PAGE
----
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Border issues; regional aspirations and realism in the Russian Federation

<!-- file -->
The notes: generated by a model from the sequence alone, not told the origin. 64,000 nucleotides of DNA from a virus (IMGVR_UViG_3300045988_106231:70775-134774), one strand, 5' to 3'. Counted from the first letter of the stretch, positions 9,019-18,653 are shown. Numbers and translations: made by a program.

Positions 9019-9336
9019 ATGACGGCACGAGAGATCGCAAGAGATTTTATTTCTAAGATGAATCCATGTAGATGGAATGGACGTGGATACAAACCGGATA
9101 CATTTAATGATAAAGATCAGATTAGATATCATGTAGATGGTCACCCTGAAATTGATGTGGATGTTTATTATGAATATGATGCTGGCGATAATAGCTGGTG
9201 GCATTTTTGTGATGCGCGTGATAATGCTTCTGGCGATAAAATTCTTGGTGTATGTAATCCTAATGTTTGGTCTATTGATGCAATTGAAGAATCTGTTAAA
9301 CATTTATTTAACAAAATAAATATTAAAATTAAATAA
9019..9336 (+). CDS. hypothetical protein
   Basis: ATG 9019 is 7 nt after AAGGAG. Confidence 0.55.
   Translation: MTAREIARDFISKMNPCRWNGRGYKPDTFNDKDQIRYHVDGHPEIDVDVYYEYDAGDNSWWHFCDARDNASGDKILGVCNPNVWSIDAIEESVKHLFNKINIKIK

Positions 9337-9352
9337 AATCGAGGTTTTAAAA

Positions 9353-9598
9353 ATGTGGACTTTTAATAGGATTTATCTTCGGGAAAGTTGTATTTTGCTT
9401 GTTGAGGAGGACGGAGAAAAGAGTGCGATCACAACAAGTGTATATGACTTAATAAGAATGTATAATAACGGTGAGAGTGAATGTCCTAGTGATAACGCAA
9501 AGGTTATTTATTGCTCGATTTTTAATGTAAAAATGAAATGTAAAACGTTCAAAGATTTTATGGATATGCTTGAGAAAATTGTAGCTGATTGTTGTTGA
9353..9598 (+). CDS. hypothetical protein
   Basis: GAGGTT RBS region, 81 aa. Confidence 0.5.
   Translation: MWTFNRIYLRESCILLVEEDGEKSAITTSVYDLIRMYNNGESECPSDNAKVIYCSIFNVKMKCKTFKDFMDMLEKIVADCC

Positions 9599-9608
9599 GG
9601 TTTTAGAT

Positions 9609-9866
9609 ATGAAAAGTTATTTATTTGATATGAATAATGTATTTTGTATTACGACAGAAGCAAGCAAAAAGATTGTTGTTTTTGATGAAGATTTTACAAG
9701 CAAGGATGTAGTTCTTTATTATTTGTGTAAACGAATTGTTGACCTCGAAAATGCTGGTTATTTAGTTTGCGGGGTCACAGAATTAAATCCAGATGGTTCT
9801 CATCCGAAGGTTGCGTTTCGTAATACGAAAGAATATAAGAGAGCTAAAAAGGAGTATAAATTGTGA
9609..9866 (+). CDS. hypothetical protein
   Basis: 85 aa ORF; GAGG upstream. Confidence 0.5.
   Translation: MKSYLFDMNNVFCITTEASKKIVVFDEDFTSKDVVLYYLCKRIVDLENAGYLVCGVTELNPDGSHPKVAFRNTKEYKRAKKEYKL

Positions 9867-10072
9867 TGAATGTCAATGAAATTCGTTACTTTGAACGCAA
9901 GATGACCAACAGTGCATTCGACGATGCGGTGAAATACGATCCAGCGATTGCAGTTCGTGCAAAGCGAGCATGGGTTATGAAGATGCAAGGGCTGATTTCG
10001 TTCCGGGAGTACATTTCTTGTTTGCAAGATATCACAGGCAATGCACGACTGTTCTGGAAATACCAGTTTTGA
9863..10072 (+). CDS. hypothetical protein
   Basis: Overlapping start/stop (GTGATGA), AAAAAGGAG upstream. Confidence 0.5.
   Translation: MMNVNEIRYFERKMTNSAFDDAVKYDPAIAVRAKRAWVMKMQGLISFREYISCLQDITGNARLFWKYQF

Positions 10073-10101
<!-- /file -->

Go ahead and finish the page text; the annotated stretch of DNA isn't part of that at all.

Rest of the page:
In the past, the term “foreign policy” meant primarily war and peace and security of boundaries. In the industrial epoch, customs regulations, promotion of national merchants and trade abroad were added to the foreign policy sphere. From those perspectives foreign policy did not involve constituent units of a federal country directly. Today, however, especially in the rapidly changing international system, a country’s foreign policy involves much more than this. Along with national and collective security and international trade, it covers such matters as foreign investment, living conditions, humanitarian cooperation, the environment, energy, communication, transportation, etc. There has been a diversification of objectives and the geographical framework for policydetermining factors has broadened from national and bilateral to regional and worldwide. Local, national and international public policy interpenetrate one another, reflecting structural changes such as the internationalization of various fields of activity and technological change. Economic conditions, especially in crisis periods have a great impact on the degree to which foreign and domestic policy-making become intertwined. These days no country can be immune to global economic events. Indeed by the 1990s, world economic crises had reached a genuinely global scale. During the crisis of 1997-1999 almost all countries were affected, while earlier the Soviet Union and other socialist countries would have been somewhat insulated from worldwide developments of the market economy. Along the “frontier strip” The Russian Federation is an immense and, in many regions, sparsely-populated country. The majority of the population lives in the smaller European part of the national territory. The bigger territory to the east of the Urals is less populated. More than one third of all of Russia’s constituent units are situated along the land boundaries of the Russian Federation. If we add to them constituent units that are attached to the Russian sea and ocean boundaries, we can easily see that the majority of constituent units are within the “frontier strip” of the Russian Federation and are naturally interested in the adequate regulation of boundary economic activities and trans-boundary cooperation. With some of the former Soviet Republics (for instance, Belarus or Kazakhstan) the Russian frontier is more virtual than real, and a long history of relationships ties some Russian Federation constituent units with the former Soviet Republics of Kazakhstan, the Ukraine and Belarus. Some ethnic groups living in the Russian Federation are close ethnically and culturally to those living in the neighbouring countries. All these factors stimulate Russian Federation constituent units’ interest to become involved in shaping Russian foreign policy. Seeking more control At the beginning of the 1990s, in the process of disintegration of the Soviet Union, some constituent units of the Russian Federation claimed their right to full independence or at least a special status within the Russian Federation. Among these were the Tatarstan Republic (which is a major oil producer) and the Sakha (Yakutia) Republic (an important producer of diamonds) which both proclaimed their own jurisdiction and interests abroad. Neither the Russian Federation nor the international community recognized the full international legal capacity of Russian constituent units. Meanwhile, “real life” showed that the perspectives of development or even survival of any of these regions without cooperation within the Russian Federation were not bright. By the end of the 1990s it became clear enough that for most constituent units, attempts to have a separate foreign policy were more burdensome than beneficial. On the other hand it was (and it is) clear that constituent units in the contemporary situation had (and have) their own interests in transnational cooperation. So, the problem is how to harmonize national and regional interests in the conduct of foreign policy and how to take into account regional interests in the course of conducting foreign policy without prejudice to the national interest. A role of federal bodies According to the 1993 Russian Constitution, the Russian Federation is vested with all powers in the fields of foreign policy and international relations, international treaties, as well as foreign economic relations. The Russian Federation Government insists that foreign policy is exclusively within the powers of the federal bodies. However, it recognizes a certain role for constituent units authorities in transnational activities. Federations Special Triple Issue: Themes of the International Conference on Federalism 2002 The Russian Federation has mechanisms for involving representatives of constituent units in the federal governing bodies’ decision-making process dealing with certain foreign policy. For example, the Federation Council (the upper house of the central government, consisting of representatives of the constituent units) has the jurisdiction to approve (or not approve) decrees of the Russian President on the introduction of martial law, and has the right to decide on deploying the armed forces of Russia outside the territory of the Russian Federation. As well, the Federation Council approves or rejects laws adopted by the State Duma (the other house of the Russian Parliament – the Federal Assembly). According to the Constitutional provisions, if the Federation Council does reach a decision dealing with this or that law within a period of 14 days, the law is considered to be approved by the Federation Council. However, the Federation Council must examine laws dealing with certain matters. Among these are ratification or rejection of international treaties of the Russian Federation, laws concerning the status and protection of the border of the Russian Federation, war and peace, currency, credit, and customs regulation. The Russian President, in accordance with the Constitution, appoints and dismisses diplomatic representatives of the Russian Federation in foreign states and international organizations only after consultations with appropriate committees and commissions of the Federal Assembly (i.e. the Federation Council and the State Duma). So, the Federation Council has the constitutional responsibility to play an important role in some foreign policy decisions. From 1996 to1999 the head of the executive branch of government and speaker of the legislature of each constituent unit were ex officio members of the Federation Council. In 1999 a new law on the formation of the Federation Council was adopted. According to the new law, each regional legislature and each regional executive body appointed its own representative as a member of the Federation Council. The Law provided for a transitional period till the end of 2001, when the heads of constituent units’ executive and legislative bodies would be substituted by their appointed representatives. Now (since January 1, 2002) all the members of the Federation Council are representatives of regional executive and legislative bodies. In any event, despite a change in the procedure for selecting members of the Federation Council, the main principle that the Federation Council is composed of representatives of constituent unit authorities has been preserved. The Russian Federation is comprised of 89 constituent units: 21 republics, 6 provinces, 49 regions, 2 federal cities, 1 autonomous region and 10 autonomous districts, and each constituent unit has two representatives in the Federation Council. At the end of 1999 a new institution with a consultative status was created by the decree of the Russian President. It is the State Council, which consists of all heads of administration of constituent units. The Chair of the State Council is the President of the Russian Federation, who convokes this body from time to time to discuss the most important issues of politics (these are predominantly domestic, but theoretically foreign policy issues might be examined by the State Council as well). In May 2002 a Union of Legislators was set up. It consists of all speakers of constituent units’ legislatures and is presided by the chairman of the Federation Council. It was announced that one of the aims of the Union is to advise the Russian President on actual issues of Russian Federation politics (it is quite possible that foreign policy issues might be under its examination). Constituent units’ legitimate interests Along with participating in federal foreign policy decisions through their representatives at the centre, constituent units of the Russian Federation conduct their own transnational activity. There are a lot of contacts between the authorities of constituent units of the Russian Federation and the authorities of territorial units of foreign (federal and unitary) States. One of the forms of transnational activities is an exchange of delegations, composed of high executive officials or regional legislators. In many cases treaties and agreements on economic and cultural cooperation are signed as a result of those visits. Unfortunately, there are no reliable statistics dealing with these activities. But, in general, hundreds of such visits take place every year. Of course, those constituent units that are stronger economically have more possibilities and are more active in transnational activities. On the one hand they have more resources for the development of such activities. On the other hand, they have a greater need to develop relations abroad. Constituent units situated along the frontier strip are developing trans-boundary cooperation with territorial units of foreign countries, attached to the same border on the other side. Some constituent units of the Russian Federation even have agreements on economic and cultural cooperation with certain countries. Those constituent units, whose transnational activities are very intensive, have representation offices abroad. As the experience of the previous ten years has shown, despite the ambiguous declarations of certain constituent units to the effect that they wish to conduct their own foreign policy, all their transnational activities are of an economic or cultural nature, because their greatest interests lie in promoting the economic development of their regions. In addition to all the activities detailed above, we should add that Russian Federation constituent units take part in the activities of the Council of Europe and are represented in the Congress of Regional and Local Authorities. Federations Special Triple Issue: Themes of the International Conference on Federalism 2002